A Beginner’s Guide to ERP Integration

Way back, back in the day, when tweeting was the noise a bird made and not a social post, software was almost always a single-purpose tool. It might have been a check register or a purchase order system but that was all it did.

Gradually there became a demand for our data to be integrated, and the software folks paid attention. MRP systems gave us suggestions for purchase orders and manufacturing jobs. To do that, they had to see sales orders and inventory on hand as well as talk to each other. MRP systems contained some of the earliest examples of what we would class as ERP integration.

ERP evolved from MRP when we wanted to look at the whole business and not only the manufacturing floor. Accounting and engineering were integrated with manufacturing ERP. Businesses other than manufacturers began to value their ERP systems. Now we have CRM and PLM and other tools ready to add another layer of complexity to ERP integration.

The Payoff

Some of us still want more. A business might want a best of breed warehouse management system that comes from a different supplier, for example. This kind of integration can certainly be done and there are many successful implementations. All require overhead to keep the integration current. Each system has its own supplier and its own lifecycle of improvements. One change to either product and the integration must change. The other improves and the integration must be changed again. A business that selects this kind of integration has done its due diligence and decided the benefits outweigh the costs.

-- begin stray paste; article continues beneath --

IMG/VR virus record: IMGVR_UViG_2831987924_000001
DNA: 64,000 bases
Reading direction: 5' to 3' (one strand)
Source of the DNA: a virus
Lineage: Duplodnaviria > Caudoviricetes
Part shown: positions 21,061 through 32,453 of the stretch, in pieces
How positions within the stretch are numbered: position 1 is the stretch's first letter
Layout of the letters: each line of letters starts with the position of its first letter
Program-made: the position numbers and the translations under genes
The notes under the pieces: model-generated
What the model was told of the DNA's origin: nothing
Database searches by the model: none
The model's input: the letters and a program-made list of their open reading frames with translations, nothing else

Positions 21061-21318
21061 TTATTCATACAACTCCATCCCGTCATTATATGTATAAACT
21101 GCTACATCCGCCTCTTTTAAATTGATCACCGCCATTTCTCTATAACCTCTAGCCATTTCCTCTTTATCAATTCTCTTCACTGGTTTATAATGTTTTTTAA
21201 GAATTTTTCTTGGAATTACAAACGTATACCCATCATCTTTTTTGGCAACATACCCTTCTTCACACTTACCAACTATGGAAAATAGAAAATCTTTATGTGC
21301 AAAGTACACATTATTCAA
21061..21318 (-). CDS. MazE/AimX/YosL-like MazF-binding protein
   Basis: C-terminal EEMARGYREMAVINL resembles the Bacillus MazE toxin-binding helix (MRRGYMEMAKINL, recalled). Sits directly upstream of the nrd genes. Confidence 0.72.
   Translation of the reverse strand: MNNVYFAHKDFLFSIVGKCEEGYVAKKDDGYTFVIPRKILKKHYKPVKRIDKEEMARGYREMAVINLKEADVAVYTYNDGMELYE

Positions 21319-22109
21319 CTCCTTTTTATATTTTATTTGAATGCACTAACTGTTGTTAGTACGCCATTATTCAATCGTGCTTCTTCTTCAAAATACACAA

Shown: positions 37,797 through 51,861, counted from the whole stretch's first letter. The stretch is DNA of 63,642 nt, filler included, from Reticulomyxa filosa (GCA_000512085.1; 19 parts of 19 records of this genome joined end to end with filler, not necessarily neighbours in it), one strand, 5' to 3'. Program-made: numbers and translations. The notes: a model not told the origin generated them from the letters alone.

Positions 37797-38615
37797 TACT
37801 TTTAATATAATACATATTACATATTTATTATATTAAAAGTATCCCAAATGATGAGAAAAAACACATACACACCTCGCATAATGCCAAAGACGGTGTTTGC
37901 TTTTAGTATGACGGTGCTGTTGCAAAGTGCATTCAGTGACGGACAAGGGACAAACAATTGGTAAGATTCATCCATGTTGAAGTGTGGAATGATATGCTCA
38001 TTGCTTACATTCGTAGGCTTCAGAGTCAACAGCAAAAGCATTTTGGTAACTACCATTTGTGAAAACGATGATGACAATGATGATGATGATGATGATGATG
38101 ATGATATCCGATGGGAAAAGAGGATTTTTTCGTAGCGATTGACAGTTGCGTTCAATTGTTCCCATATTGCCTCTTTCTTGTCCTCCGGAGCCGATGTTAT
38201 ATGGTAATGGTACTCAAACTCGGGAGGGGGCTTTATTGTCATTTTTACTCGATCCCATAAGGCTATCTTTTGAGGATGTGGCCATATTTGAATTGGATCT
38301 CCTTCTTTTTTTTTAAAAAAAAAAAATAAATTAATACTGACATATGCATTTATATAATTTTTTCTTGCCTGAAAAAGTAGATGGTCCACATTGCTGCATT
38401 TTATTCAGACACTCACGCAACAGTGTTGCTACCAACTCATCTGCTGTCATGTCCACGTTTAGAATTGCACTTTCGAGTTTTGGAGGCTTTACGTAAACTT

We also want to integrate with other businesses. The bank that loans money could want a direct view to our balance sheet as a condition. Our customer wants us to check a portal to see their inventory level and replenish their inventory within agreed-to terms. We can use XML tools to connect through the portal instead of a person manually checking. EDI is another example of ERP integration between companies. Purchase orders, ASN, deliveries, and other transactions are sent back and forth between systems along the supply chain.

ERP Integration can be achieved in most cases. ERP Integration can work in most industries. But it is not always easy or cheap so the payoff needs to be carefully valued.

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Tom Miller

About the author…

Tom completed implementations of Epicor, SAP, QAD, and Micro MRP. He works as a logistics and supply chain manager and he always looks for processes to improve. He lives near San Francisco Bay in California and can be found on the water in his kayak or on the road riding his motorcycle. Contact Tom at customerteam@erpfocus.com.

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Tom Miller

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